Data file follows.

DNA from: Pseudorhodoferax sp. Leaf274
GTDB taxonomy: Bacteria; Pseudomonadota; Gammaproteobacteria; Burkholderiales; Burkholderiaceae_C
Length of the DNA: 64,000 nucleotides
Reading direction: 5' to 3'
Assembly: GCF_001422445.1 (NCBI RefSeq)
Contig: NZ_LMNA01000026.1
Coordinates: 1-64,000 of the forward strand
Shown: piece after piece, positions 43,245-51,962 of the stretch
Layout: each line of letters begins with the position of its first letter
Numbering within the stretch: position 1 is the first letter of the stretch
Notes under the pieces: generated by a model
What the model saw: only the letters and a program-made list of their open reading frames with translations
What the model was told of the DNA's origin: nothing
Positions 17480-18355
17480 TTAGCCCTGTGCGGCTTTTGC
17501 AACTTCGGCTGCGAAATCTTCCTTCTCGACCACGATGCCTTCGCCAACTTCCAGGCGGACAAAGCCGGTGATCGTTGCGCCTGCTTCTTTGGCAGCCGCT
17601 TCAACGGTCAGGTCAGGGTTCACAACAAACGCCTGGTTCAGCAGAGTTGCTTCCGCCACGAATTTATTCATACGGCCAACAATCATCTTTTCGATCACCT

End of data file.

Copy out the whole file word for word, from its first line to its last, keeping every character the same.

DNA from: Pseudorhodoferax sp. Leaf274
GTDB taxonomy: Bacteria; Pseudomonadota; Gammaproteobacteria; Burkholderiales; Burkholderiaceae_C
Length of the DNA: 64,000 nucleotides
Reading direction: 5' to 3'
Assembly: GCF_001422445.1 (NCBI RefSeq)
Contig: NZ_LMNA01000026.1
Coordinates: 1-64,000 of the forward strand
Shown: piece after piece, positions 43,245-51,962 of the stretch
Layout: each line of letters begins with the position of its first letter
Numbering within the stretch: position 1 is the first letter of the stretch
Notes under the pieces: generated by a model
What the model saw: only the letters and a program-made list of their open reading frames with translations
What the model was told of the DNA's origin: nothing
Positions 17480-18355
17480 TTAGCCCTGTGCGGCTTTTGC
17501 AACTTCGGCTGCGAAATCTTCCTTCTCGACCACGATGCCTTCGCCAACTTCCAGGCGGACAAAGCCGGTGATCGTTGCGCCTGCTTCTTTGGCAGCCGCT
17601 TCAACGGTCAGGTCAGGGTTCACAACAAACGCCTGGTTCAGCAGAGTTGCTTCCGCCACGAATTTATTCATACGGCCAACAATCATCTTTTCGATCACCT